Introduction Successful treatment of fistula-in-ano is sometimes challenging due to difficulty in recognizing the internal opening and the course of the fistula tract. Although Goodsall’s rule was accepted in the past, as a method to determine the course of the fistula, recent data have shown conflicting results.
Objectives To study the predictive accuracy of Goodsall’s rule.
Methods A sample of 212 patients with simple fistulae were studied. Hydrogen peroxide was injected through the external opening and the appearance of air bubbles in the anal canal indicated the location of the internal opening. The morphological parameters including the site and number of internal and external opening/s and the course of the tract were recorded.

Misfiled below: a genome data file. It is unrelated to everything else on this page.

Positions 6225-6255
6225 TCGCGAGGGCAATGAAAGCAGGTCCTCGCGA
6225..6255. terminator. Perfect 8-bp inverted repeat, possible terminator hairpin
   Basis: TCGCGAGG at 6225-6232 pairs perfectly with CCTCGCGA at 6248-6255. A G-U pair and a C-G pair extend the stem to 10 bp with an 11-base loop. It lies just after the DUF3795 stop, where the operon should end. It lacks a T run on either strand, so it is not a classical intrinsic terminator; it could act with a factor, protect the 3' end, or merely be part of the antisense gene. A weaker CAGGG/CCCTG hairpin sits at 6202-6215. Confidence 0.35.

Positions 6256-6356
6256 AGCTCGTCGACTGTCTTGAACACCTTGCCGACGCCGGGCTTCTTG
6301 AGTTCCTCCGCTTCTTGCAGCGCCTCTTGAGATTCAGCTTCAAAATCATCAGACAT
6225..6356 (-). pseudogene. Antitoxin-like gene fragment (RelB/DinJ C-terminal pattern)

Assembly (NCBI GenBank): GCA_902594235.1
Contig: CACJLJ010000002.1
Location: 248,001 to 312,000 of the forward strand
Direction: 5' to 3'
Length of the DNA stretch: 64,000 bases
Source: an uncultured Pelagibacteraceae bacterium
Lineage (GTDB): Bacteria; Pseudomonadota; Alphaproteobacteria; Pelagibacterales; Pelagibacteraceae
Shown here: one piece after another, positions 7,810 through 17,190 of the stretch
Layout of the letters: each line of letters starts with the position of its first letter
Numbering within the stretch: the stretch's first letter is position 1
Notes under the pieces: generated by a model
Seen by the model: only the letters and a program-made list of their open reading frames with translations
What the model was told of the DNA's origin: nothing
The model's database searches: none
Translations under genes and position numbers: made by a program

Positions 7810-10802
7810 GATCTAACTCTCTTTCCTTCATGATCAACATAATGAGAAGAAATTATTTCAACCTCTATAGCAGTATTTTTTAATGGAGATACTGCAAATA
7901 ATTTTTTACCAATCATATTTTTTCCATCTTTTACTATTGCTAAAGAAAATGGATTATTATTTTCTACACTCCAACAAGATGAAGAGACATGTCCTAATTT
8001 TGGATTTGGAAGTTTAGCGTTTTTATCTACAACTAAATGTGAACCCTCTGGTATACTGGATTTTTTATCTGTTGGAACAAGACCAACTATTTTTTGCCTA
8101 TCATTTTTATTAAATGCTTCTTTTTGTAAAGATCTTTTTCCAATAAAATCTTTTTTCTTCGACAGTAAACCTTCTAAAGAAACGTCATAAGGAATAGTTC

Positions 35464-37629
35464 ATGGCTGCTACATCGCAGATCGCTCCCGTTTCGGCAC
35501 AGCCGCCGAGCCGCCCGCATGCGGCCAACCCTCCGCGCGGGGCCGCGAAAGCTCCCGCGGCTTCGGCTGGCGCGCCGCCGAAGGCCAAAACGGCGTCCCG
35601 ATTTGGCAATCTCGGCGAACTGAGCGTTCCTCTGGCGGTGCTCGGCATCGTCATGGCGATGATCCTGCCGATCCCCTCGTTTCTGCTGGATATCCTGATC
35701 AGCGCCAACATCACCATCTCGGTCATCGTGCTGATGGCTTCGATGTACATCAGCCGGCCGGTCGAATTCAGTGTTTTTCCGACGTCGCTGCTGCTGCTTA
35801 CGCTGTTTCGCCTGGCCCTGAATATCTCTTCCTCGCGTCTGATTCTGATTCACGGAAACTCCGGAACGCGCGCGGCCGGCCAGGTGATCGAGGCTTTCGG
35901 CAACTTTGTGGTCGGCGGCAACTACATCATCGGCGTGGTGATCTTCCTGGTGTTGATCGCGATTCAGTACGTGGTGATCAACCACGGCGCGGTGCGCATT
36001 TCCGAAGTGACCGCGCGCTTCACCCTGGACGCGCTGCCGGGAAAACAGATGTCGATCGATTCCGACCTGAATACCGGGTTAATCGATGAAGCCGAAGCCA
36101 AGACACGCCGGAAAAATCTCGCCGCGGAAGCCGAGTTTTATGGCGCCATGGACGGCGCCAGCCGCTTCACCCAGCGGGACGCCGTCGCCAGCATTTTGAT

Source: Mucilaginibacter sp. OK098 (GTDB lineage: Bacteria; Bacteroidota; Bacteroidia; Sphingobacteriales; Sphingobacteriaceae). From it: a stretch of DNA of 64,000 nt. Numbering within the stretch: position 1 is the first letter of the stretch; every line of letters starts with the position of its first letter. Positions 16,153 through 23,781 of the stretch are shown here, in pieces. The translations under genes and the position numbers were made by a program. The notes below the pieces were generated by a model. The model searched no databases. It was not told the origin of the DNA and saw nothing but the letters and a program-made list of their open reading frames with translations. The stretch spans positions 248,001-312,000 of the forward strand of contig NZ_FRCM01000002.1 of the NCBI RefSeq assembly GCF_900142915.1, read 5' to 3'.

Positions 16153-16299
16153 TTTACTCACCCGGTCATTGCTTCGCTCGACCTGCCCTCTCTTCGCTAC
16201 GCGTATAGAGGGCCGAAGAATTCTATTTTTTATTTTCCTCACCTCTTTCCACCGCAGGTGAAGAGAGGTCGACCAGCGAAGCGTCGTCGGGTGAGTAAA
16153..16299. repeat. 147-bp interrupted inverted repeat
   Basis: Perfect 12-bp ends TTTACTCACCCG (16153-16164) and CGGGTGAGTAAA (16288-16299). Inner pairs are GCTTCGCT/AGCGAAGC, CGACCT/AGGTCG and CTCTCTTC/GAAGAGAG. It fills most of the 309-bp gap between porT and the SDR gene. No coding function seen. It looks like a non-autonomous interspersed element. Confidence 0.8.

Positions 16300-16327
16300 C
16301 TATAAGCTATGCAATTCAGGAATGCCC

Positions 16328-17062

Results The median age of the participants was 39 (range, 18-78) years. The majority (n=167, 78.8%) were males. Of the study group, 63 (29.7%) had intersphincteric fistulae, 114 (53.8%) transphincteric fistulae and 35 (16.5%) superficial fistulae. The overall predictive accuracy of Goodsall’s rule in our patients was 78.3%. Predictive accuracy was significantly associated with type of fistulae with high predictive accuracy seen in superficial fistulae (97.1%) and inter-sphincteric fistulae (84.1%) compared to transphincteric fistulae (69.3%) (p=0.001). Predictive accuracy was significantly higher in those with an external opening in the midline (98.2%), (p<0.001).
Conclusions Although Goodsall’s rule was not accurate in 22% of all fistulae, it can be used as a guide in locating the path of the tract and the internal opening in simple fistulae.